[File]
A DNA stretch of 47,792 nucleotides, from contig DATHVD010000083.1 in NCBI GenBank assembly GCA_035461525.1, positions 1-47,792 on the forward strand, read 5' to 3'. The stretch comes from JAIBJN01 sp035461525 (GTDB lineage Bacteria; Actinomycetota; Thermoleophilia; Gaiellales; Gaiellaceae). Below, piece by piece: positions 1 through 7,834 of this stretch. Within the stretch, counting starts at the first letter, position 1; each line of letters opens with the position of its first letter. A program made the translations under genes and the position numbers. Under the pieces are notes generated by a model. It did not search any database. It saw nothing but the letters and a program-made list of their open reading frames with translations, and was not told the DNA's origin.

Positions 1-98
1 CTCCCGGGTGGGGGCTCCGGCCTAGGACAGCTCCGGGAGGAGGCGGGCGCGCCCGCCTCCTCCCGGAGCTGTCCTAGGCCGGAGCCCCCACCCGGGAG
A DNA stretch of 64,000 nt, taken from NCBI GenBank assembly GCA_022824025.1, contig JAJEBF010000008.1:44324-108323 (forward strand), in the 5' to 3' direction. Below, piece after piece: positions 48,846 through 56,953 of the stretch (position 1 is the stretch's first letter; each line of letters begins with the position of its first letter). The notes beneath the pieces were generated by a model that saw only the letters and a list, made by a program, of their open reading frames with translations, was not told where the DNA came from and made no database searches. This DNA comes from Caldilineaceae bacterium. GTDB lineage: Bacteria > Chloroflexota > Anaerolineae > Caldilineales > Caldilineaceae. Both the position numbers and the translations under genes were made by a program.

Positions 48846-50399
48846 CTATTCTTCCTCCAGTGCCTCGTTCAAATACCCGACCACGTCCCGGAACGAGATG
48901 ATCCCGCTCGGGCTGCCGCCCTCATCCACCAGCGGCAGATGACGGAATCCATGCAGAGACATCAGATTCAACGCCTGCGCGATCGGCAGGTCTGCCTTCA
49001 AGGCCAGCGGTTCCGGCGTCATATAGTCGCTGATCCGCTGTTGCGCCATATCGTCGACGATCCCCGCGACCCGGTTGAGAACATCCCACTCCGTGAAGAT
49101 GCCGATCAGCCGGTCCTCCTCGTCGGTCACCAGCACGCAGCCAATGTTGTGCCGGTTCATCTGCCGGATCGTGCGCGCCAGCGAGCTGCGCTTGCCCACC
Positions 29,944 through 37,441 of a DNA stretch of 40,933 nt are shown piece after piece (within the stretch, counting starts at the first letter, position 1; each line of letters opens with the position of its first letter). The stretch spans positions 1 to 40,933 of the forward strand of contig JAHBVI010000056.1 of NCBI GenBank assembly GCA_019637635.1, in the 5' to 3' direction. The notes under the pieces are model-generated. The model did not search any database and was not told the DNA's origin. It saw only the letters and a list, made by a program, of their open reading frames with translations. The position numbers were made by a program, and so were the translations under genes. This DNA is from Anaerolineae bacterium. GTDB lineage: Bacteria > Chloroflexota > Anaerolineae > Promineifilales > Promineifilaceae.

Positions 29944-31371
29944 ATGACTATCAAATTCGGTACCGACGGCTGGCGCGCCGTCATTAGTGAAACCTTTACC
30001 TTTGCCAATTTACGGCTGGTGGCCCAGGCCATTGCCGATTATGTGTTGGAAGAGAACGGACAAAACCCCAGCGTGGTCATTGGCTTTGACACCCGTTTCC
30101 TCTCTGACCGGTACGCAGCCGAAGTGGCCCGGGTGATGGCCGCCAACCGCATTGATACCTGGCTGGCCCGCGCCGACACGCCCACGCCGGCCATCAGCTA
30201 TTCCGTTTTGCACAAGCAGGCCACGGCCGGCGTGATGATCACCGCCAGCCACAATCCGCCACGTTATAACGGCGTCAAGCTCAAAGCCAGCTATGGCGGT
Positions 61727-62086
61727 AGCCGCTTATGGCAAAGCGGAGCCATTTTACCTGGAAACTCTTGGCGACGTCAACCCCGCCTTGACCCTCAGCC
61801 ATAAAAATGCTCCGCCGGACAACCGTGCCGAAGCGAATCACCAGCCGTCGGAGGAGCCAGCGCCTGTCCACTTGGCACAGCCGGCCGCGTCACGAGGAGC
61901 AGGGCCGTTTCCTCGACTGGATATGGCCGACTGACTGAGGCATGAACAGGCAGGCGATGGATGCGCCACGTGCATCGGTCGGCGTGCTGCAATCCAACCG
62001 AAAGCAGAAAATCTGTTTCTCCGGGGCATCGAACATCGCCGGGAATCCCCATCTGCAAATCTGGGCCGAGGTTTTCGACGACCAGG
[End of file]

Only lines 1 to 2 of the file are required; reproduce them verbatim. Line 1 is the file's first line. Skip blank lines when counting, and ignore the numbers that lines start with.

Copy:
A DNA stretch of 47,792 nucleotides, from contig DATHVD010000083.1 in NCBI GenBank assembly GCA_035461525.1, positions 1-47,792 on the forward strand, read 5' to 3'. The stretch comes from JAIBJN01 sp035461525 (GTDB lineage Bacteria; Actinomycetota; Thermoleophilia; Gaiellales; Gaiellaceae). Below, piece by piece: positions 1 through 7,834 of this stretch. Within the stretch, counting starts at the first letter, position 1; each line of letters opens with the position of its first letter. A program made the translations under genes and the position numbers. Under the pieces are notes generated by a model. It did not search any database. It saw nothing but the letters and a program-made list of their open reading frames with translations, and was not told the DNA's origin.

Positions 1-98